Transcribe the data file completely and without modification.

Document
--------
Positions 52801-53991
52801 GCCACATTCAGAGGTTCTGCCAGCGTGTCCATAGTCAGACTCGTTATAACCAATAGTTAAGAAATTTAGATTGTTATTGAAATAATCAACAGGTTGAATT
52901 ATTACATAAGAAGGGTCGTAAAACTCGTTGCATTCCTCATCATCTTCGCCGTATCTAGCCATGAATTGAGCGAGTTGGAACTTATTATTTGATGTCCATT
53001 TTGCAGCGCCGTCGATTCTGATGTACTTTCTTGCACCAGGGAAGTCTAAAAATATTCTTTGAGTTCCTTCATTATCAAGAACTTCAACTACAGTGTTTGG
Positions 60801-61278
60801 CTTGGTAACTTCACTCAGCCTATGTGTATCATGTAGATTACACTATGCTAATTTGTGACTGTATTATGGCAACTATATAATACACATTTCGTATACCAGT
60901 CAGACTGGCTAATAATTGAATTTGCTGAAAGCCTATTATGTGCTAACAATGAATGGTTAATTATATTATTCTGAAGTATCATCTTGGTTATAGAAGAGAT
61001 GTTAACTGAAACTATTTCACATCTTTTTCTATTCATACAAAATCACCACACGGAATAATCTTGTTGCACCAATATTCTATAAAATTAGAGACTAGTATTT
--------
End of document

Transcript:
Positions 52801-53991
52801 GCCACATTCAGAGGTTCTGCCAGCGTGTCCATAGTCAGACTCGTTATAACCAATAGTTAAGAAATTTAGATTGTTATTGAAATAATCAACAGGTTGAATT
52901 ATTACATAAGAAGGGTCGTAAAACTCGTTGCATTCCTCATCATCTTCGCCGTATCTAGCCATGAATTGAGCGAGTTGGAACTTATTATTTGATGTCCATT
53001 TTGCAGCGCCGTCGATTCTGATGTACTTTCTTGCACCAGGGAAGTCTAAAAATATTCTTTGAGTTCCTTCATTATCAAGAACTTCAACTACAGTGTTTGG
Positions 60801-61278
60801 CTTGGTAACTTCACTCAGCCTATGTGTATCATGTAGATTACACTATGCTAATTTGTGACTGTATTATGGCAACTATATAATACACATTTCGTATACCAGT
60901 CAGACTGGCTAATAATTGAATTTGCTGAAAGCCTATTATGTGCTAACAATGAATGGTTAATTATATTATTCTGAAGTATCATCTTGGTTATAGAAGAGAT
61001 GTTAACTGAAACTATTTCACATCTTTTTCTATTCATACAAAATCACCACACGGAATAATCTTGTTGCACCAATATTCTATAAAATTAGAGACTAGTATTT